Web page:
As we can see from Damian Hennessey’s article on the implications of 3D printing on the IoT, there is no question that 3D printing is a significant part of our technology upgrades in the past decade. We have seen particular improvements when using this technology in automotive, healthcare and electronics industries and we know that this movement will only continue to grow. In and of itself, this 3D printing is exciting and the possibilities are endless. But, as the Internet of things (IoT) grows alongside it, the impact the IoT can have on 3D printing can make it even more advantageous for businesses going forward.

And this isn’t just a theory. Manufacturers using IoT solutions saw an average of 29% increase in revenue between 2013 and 2014 according to a TATA Consultancy Survey. Combining 3D printing and the IoT can make business production processes more effective and efficient.

By connecting big data analytics to 3D printing through embedded sensors, the IoT can help to ensure quality control. As the article from IT Pro Portal outlined:

“The IoT involves a constantly-growing number of sensors and devices gathering every possible bit of data about human behaviour and interaction, and allowing businesses to gather information about how their products behave, and use it to understand and predict future behaviours.

By placing sensors to collect and analyse manufacturing information to detect production problems in real time, the technology can identify factors such as temperature and structural integrity that help improve the quality of output coming from the manufacturing floor. This is something that is already being applied by companies such as GE Aviation in the aerospace industry.”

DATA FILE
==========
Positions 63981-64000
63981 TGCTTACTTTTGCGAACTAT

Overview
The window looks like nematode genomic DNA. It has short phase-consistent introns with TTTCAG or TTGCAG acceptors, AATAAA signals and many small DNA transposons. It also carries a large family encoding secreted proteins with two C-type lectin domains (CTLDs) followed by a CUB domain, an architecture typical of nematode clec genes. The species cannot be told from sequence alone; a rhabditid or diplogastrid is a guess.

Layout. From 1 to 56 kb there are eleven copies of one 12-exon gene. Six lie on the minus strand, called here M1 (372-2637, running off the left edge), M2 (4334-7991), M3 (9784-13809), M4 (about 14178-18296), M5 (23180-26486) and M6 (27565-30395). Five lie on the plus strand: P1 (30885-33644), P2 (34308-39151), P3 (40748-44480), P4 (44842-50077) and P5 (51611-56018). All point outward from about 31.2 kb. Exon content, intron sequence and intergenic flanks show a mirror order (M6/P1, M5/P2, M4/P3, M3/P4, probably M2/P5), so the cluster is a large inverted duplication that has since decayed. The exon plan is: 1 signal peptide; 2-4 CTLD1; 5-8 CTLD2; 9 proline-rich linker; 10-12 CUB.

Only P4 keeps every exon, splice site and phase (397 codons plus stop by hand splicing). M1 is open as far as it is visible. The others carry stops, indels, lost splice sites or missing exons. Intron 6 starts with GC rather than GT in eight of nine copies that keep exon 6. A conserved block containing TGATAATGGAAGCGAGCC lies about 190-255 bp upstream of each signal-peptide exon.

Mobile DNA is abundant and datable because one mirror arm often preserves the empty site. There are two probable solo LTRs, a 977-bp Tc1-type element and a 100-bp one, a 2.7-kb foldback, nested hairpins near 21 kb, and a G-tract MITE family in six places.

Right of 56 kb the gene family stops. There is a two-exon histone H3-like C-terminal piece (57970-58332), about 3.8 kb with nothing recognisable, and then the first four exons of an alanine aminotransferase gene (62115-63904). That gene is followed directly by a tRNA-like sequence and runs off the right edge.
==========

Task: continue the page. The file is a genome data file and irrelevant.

Given the potential of both IoT and 3D printing, and the ways it can disrupt and improve current practices, open standards are imperative. As regular readers of our blog know, the OpenStand principles can guide 3D printing and the IoT for the betterment of businesses across multiple industries. This technology is being used across the globe and open standards will only make it function in a more efficient and effective way. This marketplace demands innovation and offers a great opportunity to merge with other devices and processes to bring together a new digital world for the future. Even more specifically, open standards and IoT solutions are in a great position to merge with the new digital manufacturing processes, to help bring together the new “digital enterprise.”